They had just dropped off a fellow missionary at the Brussels Airport on Tuesday when an explosion ripped through the building.
In a sickening flash, three Mormon missionaries were badly hurt in the latest terror attack to hit Europe — a deadly attack that killed at least 31 and injured more than 200.
The three missionaries — all from Utah — were identified by the Church of Jesus Christ of Latter-day Saints as Elder Richard Norby, 66, of Lehi; Elder Joseph Empey, 20, of Santa Clara; and Elder Mason Wells, 19, of Sandy.
The fourth missionary, Sister Fanny Rachel Clain, 20, of Montélimar, France, was also hospitalized with what the church described as "minor injuries."
"He had only been in Brussels for six weeks," Wells' weeping mother, Kymberley Wells, told NBC News. "We found out when we were called early this morning. We don't know enough about his injuries yet."
In a later statement, the worried mom said Wells was undergoing an operation to repair damage to his foot.
This was not Wells' first brush with terror. He was in Boston to watch his mother run the marathon in 2013 when two Chechen immigrant brothers set off shrapnel-filled bombs that killed three and wounded scores more, his family said.
Wells was also in Paris this past November when the French capital was attacked by Belgium-based terrorists, the family said.
Empey's mother was relieved after she was able to speak with her son. "He is doing great," Amber Empey said.
The young missionary underwent surgery for shrapnel wounds to his legs and was treated for second degree burns to his hands, face and head, the Empey family said in a statement.
Wounded in the leg, Norby was able to call his wife in Brussels and let her know he was alive, his son-in-law told NBC News.
"She spoke to him once at the airport and he told her that he was hurt," Brian Allred told NBC. "His wife was on a mission with him but was attending to other things at the time."
The Norby family later said that Richard Norby, a missionary in Paris, suffered shrapnel wounds and second-degree burns in the blast. He underwent surgery and was placed in a medically-induced coma, where he is expected to remain for the next several days, and the family expects a "lengthy recovery."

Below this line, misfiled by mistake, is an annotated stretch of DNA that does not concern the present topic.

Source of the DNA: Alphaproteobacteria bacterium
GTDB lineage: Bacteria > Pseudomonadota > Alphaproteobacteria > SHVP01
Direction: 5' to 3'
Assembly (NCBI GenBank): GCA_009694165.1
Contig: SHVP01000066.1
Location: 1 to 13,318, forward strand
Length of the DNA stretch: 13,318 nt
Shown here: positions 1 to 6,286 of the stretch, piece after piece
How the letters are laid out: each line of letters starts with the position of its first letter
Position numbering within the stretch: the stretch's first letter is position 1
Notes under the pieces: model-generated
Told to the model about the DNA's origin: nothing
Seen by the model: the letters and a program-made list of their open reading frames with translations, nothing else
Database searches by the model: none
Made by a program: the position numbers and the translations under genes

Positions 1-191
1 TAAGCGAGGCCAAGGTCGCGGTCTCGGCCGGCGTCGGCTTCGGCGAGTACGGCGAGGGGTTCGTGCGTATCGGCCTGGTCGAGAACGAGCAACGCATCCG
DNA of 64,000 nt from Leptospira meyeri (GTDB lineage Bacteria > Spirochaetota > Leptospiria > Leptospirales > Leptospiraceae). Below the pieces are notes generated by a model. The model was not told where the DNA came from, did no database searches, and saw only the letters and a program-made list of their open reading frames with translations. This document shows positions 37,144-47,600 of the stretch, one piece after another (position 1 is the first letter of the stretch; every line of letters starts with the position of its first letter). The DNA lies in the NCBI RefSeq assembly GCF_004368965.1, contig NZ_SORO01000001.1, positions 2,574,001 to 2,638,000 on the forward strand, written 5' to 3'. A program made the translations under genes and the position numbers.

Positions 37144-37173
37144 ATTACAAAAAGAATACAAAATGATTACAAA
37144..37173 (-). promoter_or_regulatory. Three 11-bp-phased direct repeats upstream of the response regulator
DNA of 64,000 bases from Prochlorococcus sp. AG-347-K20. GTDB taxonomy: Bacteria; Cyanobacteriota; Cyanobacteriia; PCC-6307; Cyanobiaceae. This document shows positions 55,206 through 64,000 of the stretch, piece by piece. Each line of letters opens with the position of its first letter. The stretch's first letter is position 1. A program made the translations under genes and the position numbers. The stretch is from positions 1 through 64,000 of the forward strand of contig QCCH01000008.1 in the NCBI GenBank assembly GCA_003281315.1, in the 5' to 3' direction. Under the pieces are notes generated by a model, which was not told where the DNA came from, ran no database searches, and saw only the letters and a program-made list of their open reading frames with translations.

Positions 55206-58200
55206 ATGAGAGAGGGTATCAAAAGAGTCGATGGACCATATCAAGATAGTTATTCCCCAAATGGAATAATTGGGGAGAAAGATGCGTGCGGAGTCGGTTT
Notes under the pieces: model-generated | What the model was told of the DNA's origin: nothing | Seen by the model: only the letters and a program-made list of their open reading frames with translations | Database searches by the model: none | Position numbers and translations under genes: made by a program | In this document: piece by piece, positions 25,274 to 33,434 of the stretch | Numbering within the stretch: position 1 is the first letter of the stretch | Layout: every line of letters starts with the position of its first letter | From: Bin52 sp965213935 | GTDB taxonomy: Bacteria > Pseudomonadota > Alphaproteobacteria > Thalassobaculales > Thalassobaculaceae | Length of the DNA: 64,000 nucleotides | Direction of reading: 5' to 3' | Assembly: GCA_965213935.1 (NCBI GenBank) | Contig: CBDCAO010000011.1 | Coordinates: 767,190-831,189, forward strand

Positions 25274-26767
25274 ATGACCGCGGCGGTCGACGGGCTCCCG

"As his family, we wish to express our deep appreciation to his caring and competent medical staff and to all those who have expressed well-wishes and prayers on his behalf," the Norby family said in a statement.
"Our prayers go out to all those who were affected by this terrible tragedy and wish for the speedy recovery of all the wounded bystanders," the family said.
The trio were at Zaventem Airport escorting Clain, who was heading to a missionary assignment in Ohio and had already passed through airport security when the blast went off.
"Our prayers are with the families of the deceased and injured, including three of our missionaries who were injured and hospitalized," the church statement said. "We also pray for the people of Belgium and France as they continue to deal with the uncertainty and devastation caused by the recent terrorist attacks."
Also injured in the airport bombing was Brazilian-Belgian basketball player Seb Bellin, who had previously played hoops for Oakland University in Rochester Hills, Michigan, his team BC Telenet Oostende reported.
"Bellin played for us around the year 2000," university spokesman Brian Bierley told NBC News. "He stayed in touch with the program and has helped some of our former players get careers in Europe. He is from Belgium originally. I think he was being dropped off to the airport and was coming back to visit our coach on Friday when the bombing happened."
Texas-born Brad Waldow, who plays basketball in Belgium for the Port of Antwerp Giants, said he was was waiting in the terminal with a teammate for their flight to Italy when he got a "gut feeling" to get out of the area.
"He wanted food," Waldow told NBC News. "I had this gut feeling and I said, 'Let's got to our gate. I have a bad vibe. It just doesn't feel right out here'."
Five minutes later, Waldow said, he heard blasts and screaming.
"That's when everyone started running toward the back of the airport," he said. "Everyone was on their own trying to get out safely."
Waldow said as he fled he called him mother to let her know he was getting out of the airport.
"She said, 'Let me stay on the phone with you'," he said. "I said, 'Mom, if something happens I can't let you hear it. I can't put you through that'."
Meanwhile, the U.S. Air Force confirmed that a member of the Joint Force Command in Brunssum, the Netherlands, was injured along with several members of his family.
Officials did not release their names or conditions. But one U.S. military official told NBC News their injuries are not believed to be life-threatening.
In addition, a trio of Quinnipiac University students who were in the terminal at the time of the explosion were safe at the U.S. Embassy in Brussels, officials said.